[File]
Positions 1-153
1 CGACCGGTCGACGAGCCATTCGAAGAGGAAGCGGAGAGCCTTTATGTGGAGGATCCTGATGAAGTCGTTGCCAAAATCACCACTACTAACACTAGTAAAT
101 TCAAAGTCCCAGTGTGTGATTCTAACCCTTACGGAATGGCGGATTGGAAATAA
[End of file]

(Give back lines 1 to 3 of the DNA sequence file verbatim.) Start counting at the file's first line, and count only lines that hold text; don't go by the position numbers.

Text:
Positions 1-153
1 CGACCGGTCGACGAGCCATTCGAAGAGGAAGCGGAGAGCCTTTATGTGGAGGATCCTGATGAAGTCGTTGCCAAAATCACCACTACTAACACTAGTAAAT
101 TCAAAGTCCCAGTGTGTGATTCTAACCCTTACGGAATGGCGGATTGGAAATAA